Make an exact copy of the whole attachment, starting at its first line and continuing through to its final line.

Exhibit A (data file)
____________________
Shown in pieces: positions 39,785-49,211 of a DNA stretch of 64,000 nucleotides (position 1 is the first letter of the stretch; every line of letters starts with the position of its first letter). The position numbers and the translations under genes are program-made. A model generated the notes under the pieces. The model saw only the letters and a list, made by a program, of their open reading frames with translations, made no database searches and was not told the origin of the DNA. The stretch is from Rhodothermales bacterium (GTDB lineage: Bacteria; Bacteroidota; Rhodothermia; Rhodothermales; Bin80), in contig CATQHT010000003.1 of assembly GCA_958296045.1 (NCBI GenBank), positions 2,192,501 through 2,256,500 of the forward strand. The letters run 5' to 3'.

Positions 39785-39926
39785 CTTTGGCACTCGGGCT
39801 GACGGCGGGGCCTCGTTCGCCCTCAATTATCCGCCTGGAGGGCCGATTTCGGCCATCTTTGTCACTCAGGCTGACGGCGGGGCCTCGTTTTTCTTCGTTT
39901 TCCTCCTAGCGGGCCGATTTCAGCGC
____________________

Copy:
Shown in pieces: positions 39,785-49,211 of a DNA stretch of 64,000 nucleotides (position 1 is the first letter of the stretch; every line of letters starts with the position of its first letter). The position numbers and the translations under genes are program-made. A model generated the notes under the pieces. The model saw only the letters and a list, made by a program, of their open reading frames with translations, made no database searches and was not told the origin of the DNA. The stretch is from Rhodothermales bacterium (GTDB lineage: Bacteria; Bacteroidota; Rhodothermia; Rhodothermales; Bin80), in contig CATQHT010000003.1 of assembly GCA_958296045.1 (NCBI GenBank), positions 2,192,501 through 2,256,500 of the forward strand. The letters run 5' to 3'.

Positions 39785-39926
39785 CTTTGGCACTCGGGCT
39801 GACGGCGGGGCCTCGTTCGCCCTCAATTATCCGCCTGGAGGGCCGATTTCGGCCATCTTTGTCACTCAGGCTGACGGCGGGGCCTCGTTTTTCTTCGTTT
39901 TCCTCCTAGCGGGCCGATTTCAGCGC